Conversation at a lunch meeting with a world-class manager the other day was centered around one word: “tracking”. Jake said, “Communication is important for managing, but the way I know if someone is going to be a good manager is when they tell me they are good at tracking.”
Tracking what? Tracking certain communications!
Jake has studied “The Four Conversations”, and when he adds that one ingredient – tracking – he says it adds up to good management. Here’s what – and how – he tracks:
1. Initiative conversations are good for suggesting ideas or proposing actions. Where do YOU keep a record of those suggestions and proposals? Some of them can be developed now, but some could be valuable later. Jake keeps a Good Ideas file for ideas he hears but is not ready to implement.
2. Understanding conversations, where people sort out their roles and responsibilities in developing and implementing a plan or project, give rise to even more good ideas. Some of those ideas go into the Good Ideas file for future review, but others are things that actually need to be done, so they go on an Actions List.
3. Performance conversations are the “requests, promises, and agreements” for getting things done and delivered. This is where the Action List gets further developed to become an Assignment Chart: it lists the job, who will do it, by when, and a note about why it’s important to get done.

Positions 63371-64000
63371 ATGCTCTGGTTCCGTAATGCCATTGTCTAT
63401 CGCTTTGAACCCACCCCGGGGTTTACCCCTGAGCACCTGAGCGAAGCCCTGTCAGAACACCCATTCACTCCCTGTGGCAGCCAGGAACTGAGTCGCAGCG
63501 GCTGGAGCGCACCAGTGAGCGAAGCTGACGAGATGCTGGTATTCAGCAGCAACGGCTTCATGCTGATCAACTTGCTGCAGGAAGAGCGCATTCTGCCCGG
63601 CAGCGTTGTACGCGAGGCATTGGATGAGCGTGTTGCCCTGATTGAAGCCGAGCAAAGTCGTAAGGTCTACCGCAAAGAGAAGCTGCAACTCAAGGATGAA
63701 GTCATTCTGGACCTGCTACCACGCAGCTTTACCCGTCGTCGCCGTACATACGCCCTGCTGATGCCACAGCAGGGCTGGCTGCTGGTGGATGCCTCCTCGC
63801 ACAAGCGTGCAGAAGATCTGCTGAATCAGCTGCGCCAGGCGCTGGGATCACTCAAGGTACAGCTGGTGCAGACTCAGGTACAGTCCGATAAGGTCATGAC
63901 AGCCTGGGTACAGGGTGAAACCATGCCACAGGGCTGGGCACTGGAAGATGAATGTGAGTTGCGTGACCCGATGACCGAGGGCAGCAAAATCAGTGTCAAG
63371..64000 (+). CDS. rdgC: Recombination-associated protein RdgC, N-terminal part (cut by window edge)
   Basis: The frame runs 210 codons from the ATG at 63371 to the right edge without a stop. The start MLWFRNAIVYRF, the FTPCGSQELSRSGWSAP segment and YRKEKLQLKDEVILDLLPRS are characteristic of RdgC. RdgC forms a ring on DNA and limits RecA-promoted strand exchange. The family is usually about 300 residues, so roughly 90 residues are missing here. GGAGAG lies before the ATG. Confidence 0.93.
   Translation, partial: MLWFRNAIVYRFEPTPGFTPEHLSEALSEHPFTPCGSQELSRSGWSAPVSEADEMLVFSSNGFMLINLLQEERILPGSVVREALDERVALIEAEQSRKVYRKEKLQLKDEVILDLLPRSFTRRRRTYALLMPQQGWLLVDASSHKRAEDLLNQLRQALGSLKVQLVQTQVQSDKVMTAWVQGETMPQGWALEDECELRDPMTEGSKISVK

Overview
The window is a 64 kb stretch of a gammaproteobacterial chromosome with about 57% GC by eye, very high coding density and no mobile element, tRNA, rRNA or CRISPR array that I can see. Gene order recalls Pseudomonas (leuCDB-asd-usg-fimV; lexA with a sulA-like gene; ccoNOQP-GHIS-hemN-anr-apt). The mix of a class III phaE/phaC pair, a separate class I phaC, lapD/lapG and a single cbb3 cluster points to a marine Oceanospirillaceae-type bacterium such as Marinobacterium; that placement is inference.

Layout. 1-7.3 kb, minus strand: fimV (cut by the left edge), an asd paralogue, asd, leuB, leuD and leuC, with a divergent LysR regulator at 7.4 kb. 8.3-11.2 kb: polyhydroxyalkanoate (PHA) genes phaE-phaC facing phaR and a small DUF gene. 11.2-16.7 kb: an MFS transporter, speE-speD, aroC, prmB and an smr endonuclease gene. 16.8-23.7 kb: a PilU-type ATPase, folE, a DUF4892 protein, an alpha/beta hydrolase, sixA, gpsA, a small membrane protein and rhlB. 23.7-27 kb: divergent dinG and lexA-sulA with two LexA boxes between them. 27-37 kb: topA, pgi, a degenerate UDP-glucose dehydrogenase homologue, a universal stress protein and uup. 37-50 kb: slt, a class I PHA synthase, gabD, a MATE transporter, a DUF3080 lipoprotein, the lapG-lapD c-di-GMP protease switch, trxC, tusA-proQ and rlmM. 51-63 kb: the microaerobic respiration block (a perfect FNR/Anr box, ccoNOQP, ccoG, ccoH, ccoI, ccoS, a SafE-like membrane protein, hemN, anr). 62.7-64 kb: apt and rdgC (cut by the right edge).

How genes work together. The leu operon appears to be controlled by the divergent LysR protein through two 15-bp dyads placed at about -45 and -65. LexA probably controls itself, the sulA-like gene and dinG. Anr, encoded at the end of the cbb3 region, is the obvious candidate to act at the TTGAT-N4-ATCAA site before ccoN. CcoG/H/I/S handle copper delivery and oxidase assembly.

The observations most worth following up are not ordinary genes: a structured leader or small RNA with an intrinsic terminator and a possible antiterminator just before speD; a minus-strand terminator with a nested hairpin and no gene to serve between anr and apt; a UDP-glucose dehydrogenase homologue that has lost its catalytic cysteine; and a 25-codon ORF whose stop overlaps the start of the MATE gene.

4. Closure conversations are where accomplishment gets created – and if you haven’t tracked the Good Ideas and Actions and developed an Assignment Chart, you might not be able to create any accomplishment for yourself or others.
Closure conversations remind people of What they said they would do, When it was going to be done, and Why it matters. If they did their job, there is an accomplishment to point out – and your saying that’s an accomplishment is what creates it! If they didn’t do their job, there is a discussion to have about what’s in the way and how to resolve it – and you can point to that as an accomplishment too.
Communication + Tracking = Management? Could it be so simple? Maybe so.